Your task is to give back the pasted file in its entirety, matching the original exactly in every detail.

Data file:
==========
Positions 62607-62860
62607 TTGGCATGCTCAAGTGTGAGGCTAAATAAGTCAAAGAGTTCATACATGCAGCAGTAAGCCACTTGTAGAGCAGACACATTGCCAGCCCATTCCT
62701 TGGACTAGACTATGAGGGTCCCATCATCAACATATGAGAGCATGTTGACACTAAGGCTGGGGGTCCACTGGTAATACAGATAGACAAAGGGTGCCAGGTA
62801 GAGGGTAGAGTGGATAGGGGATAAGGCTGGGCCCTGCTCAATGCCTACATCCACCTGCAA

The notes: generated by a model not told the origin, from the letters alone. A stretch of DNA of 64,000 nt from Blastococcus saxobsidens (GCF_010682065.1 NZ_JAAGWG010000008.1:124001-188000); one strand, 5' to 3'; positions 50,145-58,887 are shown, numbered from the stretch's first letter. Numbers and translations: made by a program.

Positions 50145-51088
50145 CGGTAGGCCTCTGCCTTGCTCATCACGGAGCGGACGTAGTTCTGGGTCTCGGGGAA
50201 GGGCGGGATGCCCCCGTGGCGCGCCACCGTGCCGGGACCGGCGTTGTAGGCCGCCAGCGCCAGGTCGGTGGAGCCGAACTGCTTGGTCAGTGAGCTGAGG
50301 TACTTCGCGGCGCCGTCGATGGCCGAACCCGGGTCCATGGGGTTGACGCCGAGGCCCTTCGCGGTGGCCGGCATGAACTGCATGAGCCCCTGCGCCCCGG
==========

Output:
Positions 62607-62860
62607 TTGGCATGCTCAAGTGTGAGGCTAAATAAGTCAAAGAGTTCATACATGCAGCAGTAAGCCACTTGTAGAGCAGACACATTGCCAGCCCATTCCT
62701 TGGACTAGACTATGAGGGTCCCATCATCAACATATGAGAGCATGTTGACACTAAGGCTGGGGGTCCACTGGTAATACAGATAGACAAAGGGTGCCAGGTA
62801 GAGGGTAGAGTGGATAGGGGATAAGGCTGGGCCCTGCTCAATGCCTACATCCACCTGCAA

The notes: generated by a model not told the origin, from the letters alone. A stretch of DNA of 64,000 nt from Blastococcus saxobsidens (GCF_010682065.1 NZ_JAAGWG010000008.1:124001-188000); one strand, 5' to 3'; positions 50,145-58,887 are shown, numbered from the stretch's first letter. Numbers and translations: made by a program.

Positions 50145-51088
50145 CGGTAGGCCTCTGCCTTGCTCATCACGGAGCGGACGTAGTTCTGGGTCTCGGGGAA
50201 GGGCGGGATGCCCCCGTGGCGCGCCACCGTGCCGGGACCGGCGTTGTAGGCCGCCAGCGCCAGGTCGGTGGAGCCGAACTGCTTGGTCAGTGAGCTGAGG
50301 TACTTCGCGGCGCCGTCGATGGCCGAACCCGGGTCCATGGGGTTGACGCCGAGGCCCTTCGCGGTGGCCGGCATGAACTGCATGAGCCCCTGCGCCCCGG